WESTFIELD, Ind. -- The past 19 months for Indianapolis Colts quarterback Andrew Luck have consisted of right shoulder surgery, a cortisone shot, a failed comeback attempt, a trip to the Netherlands for rehab, throwing a college-size football, and a lot of mental and physical frustration.
And there were times during that stretch where Luck wasn't sure he would reach the point of even playing in Thursday's preseason game against the Seattle Seahawks.
"There were one or two moments where I wondered if I am ever going to be able to do this again," Luck said Tuesday. "Certainly this (preseason opener at Seattle on Thursday) isn't what I've been working toward the whole time, but sort of in the same vein it is another step in this journey and one that is sort of about the next one right now. That's really exciting and that's fun."
Luck, who hasn't played in a game since Week 17 of the 2016 season, could play as much as one quarter against the Seahawks depending on how the game is going.
"Rhythm, get the ball out," coach Frank Reich said about what he expects from Luck. "Feeling that juice again, getting amped up and all the adrenaline that comes and controlling that on game day."
The script for Luck's return couldn't have gone much better so far. He's been a full participant in nine of the team's 11 practices. He did everything except throw in the two practices he wasn't a full participant in, and those practices were pre-planned before the start of training camp.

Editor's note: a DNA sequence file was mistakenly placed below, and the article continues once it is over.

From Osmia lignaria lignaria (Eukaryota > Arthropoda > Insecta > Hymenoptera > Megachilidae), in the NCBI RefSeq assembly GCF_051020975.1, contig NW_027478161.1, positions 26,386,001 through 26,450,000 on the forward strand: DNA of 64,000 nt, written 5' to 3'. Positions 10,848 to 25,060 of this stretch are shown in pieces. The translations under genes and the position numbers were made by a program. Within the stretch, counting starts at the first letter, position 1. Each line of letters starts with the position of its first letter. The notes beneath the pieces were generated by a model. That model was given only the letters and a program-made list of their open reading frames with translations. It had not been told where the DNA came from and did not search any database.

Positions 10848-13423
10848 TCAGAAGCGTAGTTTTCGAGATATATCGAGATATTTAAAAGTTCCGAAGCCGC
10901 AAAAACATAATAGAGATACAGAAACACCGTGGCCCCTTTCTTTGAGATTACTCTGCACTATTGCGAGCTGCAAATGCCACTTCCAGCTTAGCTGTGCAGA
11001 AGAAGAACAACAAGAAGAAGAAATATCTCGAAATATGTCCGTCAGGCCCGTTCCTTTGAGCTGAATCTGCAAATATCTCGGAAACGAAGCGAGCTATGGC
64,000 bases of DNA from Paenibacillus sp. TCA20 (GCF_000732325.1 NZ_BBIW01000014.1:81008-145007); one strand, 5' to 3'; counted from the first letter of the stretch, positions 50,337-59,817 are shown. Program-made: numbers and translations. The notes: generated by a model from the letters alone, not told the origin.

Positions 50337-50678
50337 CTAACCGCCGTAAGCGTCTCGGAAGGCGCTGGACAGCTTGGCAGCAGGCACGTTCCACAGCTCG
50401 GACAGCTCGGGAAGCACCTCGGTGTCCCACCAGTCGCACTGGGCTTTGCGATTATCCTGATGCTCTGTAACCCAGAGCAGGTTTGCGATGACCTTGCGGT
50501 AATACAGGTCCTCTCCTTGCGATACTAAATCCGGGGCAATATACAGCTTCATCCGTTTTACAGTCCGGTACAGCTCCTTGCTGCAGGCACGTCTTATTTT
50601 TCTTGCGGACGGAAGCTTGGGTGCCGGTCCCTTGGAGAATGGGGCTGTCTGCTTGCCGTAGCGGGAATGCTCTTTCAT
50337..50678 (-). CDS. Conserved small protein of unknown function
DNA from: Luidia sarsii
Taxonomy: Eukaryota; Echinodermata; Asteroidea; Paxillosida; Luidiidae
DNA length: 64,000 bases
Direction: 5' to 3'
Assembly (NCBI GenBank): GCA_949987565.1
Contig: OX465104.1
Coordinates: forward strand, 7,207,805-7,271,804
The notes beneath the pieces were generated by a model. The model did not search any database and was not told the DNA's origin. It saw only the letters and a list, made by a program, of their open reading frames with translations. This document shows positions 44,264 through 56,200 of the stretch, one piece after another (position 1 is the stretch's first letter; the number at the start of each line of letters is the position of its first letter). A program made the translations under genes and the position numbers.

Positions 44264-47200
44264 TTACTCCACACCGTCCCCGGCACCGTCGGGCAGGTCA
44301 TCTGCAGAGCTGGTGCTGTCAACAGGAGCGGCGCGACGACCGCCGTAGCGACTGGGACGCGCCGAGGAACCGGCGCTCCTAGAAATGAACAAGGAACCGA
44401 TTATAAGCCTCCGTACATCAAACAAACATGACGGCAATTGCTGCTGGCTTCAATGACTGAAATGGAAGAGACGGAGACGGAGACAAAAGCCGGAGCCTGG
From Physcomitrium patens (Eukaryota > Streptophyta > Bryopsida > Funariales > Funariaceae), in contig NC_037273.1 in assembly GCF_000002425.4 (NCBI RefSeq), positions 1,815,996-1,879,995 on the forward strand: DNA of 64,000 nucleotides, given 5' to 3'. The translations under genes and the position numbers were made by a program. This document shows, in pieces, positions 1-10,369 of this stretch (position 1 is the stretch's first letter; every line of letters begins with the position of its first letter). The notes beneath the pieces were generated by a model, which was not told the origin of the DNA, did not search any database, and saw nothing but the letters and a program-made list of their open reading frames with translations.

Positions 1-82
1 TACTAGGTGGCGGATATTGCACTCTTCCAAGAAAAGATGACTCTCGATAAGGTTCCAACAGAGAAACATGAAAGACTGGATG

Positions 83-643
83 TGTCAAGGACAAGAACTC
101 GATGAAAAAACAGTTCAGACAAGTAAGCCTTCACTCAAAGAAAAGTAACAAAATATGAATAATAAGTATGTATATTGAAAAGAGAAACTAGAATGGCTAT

"Every day I feel a little bit better about my technique in team drills," Luck said. "Sometimes it's pretty obvious. Sometimes it's not and I also feel better. I feel stronger, I feel more fit. I feel like my arm has more in it, and a little more in it, and a little more in it. Certainly feeling more comfortable with the offense. Been a lot of positive things and I know trying to take the attitude of just get better every day and I know our team is taking that attitude ... I do feel like I'm a little bit more patient with myself, which in turn has made me patient with others."
Luck's demeanor has been completely different in training camp than it's been over the past year. He's always upbeat on the practice field, on the sideline when supporting his teammates, and even with the media after having more a subdued attitude last season. The change is understandable, because this is the healthiest he's been since entering training camp in 2015. Luck has missed 26 games over the past three seasons.
"I probably struggle hiding how I feel at times," he said. "Whether that's a positive or negative thing, whatever. I think I'm happier with myself. The crux of the matter (is that) I think that really allows me to enjoy football and it does feel like a game to me instead of a job or a profession. I don't want to ever lose that feeling. I sort of get it when you hear guys in their late 30s and 40s, and they're talking about it's like playing a kid's game. I think I semi-understand what they feel in their hearts now."